• Solution:
    • Use MSINFO32 to confirm the BIOS boot mode.

I enabled EFI Optimised Boot / UEFI boot, and can no longer get into the main BIOS Setup using F2.

  • Probable Cause: Your motherboard BIOS does not correctly support your RAID controller.
  • Solution:
    • As a temporary fix, turn off or shutdown the system, disconnect all the disks from the system, ideally by sliding them out by a few centimetres. This ensures you can put them back and reconnect them in the same order. Turn the system on to gain access to the BIOS.
    • Check for an updated motherboard BIOS firmware.
    • Check for updated RAID controller firmware.
    • Be careful about changing the BIOS EFI Optimised / UEFI boot mode to Legacy, as this may prevent your operating system from booting. If you need to make the change to complete firmware updates, put the BIOS settings back before then attempting to boot Windows again.

I Deleted the device EFI Boot Option from the BIOS, How Can I add this Back In?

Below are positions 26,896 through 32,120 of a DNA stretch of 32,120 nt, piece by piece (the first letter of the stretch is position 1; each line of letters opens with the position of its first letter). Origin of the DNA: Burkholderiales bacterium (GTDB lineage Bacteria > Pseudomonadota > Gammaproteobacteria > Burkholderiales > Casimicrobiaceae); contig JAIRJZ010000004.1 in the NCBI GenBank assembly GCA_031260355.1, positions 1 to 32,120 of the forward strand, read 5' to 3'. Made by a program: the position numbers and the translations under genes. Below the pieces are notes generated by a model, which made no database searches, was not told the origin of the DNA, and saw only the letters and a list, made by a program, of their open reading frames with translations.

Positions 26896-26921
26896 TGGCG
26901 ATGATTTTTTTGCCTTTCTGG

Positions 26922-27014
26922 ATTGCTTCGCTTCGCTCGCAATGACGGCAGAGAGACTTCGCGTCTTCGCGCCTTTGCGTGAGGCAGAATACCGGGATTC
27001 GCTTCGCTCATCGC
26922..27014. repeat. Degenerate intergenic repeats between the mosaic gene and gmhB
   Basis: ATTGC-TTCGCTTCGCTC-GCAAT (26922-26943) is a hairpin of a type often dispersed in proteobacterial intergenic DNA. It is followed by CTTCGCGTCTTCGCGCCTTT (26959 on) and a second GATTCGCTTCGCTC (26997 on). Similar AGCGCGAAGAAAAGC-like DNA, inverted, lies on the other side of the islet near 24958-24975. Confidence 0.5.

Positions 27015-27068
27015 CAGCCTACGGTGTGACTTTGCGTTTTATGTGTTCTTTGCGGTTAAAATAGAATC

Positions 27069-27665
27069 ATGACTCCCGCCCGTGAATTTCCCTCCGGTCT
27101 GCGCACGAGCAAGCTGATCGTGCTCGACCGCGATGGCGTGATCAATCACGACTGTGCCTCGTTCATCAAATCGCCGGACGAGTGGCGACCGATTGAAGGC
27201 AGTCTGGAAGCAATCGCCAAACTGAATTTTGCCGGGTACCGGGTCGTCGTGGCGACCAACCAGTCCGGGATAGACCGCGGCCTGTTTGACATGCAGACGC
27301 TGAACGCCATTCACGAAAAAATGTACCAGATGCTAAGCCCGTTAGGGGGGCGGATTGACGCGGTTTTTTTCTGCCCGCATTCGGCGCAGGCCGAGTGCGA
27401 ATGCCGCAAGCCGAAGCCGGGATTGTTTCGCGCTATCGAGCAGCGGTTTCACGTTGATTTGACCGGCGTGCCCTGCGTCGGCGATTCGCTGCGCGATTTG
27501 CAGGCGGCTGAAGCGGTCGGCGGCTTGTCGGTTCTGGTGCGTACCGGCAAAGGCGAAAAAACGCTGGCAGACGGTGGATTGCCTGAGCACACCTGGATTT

• Problem: You deleted an EFI Boot option from the BIOS, and the system no longer starts Windows.
  • Solution: Use the Add EFI Boot Option facility.

Adding an EFI Boot Option

This allows you to specify a bootable EFI device, useful if you have changed your motherboard or otherwise lost your boot entries.

  • Go into the BIOS using F2.
  • Choose the option to Add an EFI Boot Entry

  • Add the boot option label, for example, Windows Boot Manager.
  • Select the File System - you should see the an Intel RAID Controller as a PCI device, alternatively you will also be able to select any available USB devices here.
  • Add in the Path for Boot Option - this is normally \EFI\BOOT\BOOTX64.EFI for x64 Windows.
  • Select Save to Add the entry.

Tip: If you don't have the option in your BIOS for "Add EFI Boot Option", then either your motherboard is in Legacy mode, or all available EFI bootable devices are already added as boot options.

Applies to:

  • Stone Server and Workstation Products.

This article was:  


Also read
item What is Secure Boot? What is UEFI Boot?
item How to Install Servers with Volumes Larger than 2TB
item Windows Cannot be Installed to this Disk - How to Fix Problems after switching between UEFI and Legacy BIOS Modes